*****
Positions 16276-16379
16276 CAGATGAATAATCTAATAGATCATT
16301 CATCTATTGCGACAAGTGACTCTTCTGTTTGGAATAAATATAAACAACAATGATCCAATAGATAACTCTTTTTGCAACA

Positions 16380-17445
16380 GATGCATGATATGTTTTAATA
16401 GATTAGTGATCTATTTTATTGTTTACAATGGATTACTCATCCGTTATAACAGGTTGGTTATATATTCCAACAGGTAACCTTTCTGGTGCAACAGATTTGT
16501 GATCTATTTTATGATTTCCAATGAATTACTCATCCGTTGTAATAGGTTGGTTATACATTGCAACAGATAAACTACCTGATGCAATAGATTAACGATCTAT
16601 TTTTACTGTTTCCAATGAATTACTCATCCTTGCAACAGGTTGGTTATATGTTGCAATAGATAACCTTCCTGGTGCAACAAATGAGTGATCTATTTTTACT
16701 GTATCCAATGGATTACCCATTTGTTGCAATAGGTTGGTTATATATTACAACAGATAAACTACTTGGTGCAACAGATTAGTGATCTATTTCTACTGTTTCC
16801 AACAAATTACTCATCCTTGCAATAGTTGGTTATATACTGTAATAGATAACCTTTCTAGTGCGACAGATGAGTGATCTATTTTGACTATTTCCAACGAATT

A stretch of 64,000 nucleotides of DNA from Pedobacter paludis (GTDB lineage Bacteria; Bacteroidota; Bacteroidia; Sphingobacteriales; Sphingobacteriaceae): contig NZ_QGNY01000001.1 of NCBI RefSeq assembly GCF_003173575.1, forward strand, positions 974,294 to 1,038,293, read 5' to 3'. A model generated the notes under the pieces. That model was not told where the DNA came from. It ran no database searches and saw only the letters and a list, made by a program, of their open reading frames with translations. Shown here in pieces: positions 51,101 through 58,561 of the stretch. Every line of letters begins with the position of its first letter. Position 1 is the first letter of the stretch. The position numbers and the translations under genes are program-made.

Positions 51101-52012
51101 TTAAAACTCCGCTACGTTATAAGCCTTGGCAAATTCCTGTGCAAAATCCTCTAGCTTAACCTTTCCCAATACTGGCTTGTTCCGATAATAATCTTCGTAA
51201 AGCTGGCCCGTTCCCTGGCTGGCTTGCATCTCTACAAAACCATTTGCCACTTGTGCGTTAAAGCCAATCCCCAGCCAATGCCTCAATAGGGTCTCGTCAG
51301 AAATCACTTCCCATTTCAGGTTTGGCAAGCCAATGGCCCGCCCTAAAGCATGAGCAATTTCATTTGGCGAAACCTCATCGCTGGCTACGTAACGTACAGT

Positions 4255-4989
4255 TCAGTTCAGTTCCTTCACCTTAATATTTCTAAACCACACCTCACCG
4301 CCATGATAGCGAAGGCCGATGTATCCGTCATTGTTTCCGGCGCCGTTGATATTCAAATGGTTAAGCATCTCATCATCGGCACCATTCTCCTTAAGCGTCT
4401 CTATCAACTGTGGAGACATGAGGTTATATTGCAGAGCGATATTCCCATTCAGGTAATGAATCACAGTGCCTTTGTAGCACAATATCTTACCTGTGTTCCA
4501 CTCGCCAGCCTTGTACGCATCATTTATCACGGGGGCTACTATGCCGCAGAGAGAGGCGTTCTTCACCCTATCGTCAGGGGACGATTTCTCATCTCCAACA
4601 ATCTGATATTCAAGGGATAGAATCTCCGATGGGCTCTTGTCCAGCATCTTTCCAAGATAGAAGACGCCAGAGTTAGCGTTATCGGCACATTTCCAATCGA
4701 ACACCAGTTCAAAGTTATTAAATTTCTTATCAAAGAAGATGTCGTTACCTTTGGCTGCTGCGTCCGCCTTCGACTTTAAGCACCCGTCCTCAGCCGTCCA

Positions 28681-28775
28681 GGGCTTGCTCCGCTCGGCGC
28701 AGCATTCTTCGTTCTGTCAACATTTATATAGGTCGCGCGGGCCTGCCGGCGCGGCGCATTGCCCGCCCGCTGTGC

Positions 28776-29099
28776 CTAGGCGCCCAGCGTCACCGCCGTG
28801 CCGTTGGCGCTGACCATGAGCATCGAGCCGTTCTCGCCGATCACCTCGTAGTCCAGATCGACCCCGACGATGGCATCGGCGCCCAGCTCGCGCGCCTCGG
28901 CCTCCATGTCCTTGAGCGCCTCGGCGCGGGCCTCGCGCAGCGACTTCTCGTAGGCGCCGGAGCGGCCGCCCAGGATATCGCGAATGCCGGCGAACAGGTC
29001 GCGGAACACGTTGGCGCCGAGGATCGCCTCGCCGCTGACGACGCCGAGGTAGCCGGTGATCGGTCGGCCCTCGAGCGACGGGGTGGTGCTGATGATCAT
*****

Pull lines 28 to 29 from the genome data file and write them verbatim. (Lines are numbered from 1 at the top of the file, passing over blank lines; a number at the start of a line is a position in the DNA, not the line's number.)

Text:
28801 CCGTTGGCGCTGACCATGAGCATCGAGCCGTTCTCGCCGATCACCTCGTAGTCCAGATCGACCCCGACGATGGCATCGGCGCCCAGCTCGCGCGCCTCGG
28901 CCTCCATGTCCTTGAGCGCCTCGGCGCGGGCCTCGCGCAGCGACTTCTCGTAGGCGCCGGAGCGGCCGCCCAGGATATCGCGAATGCCGGCGAACAGGTC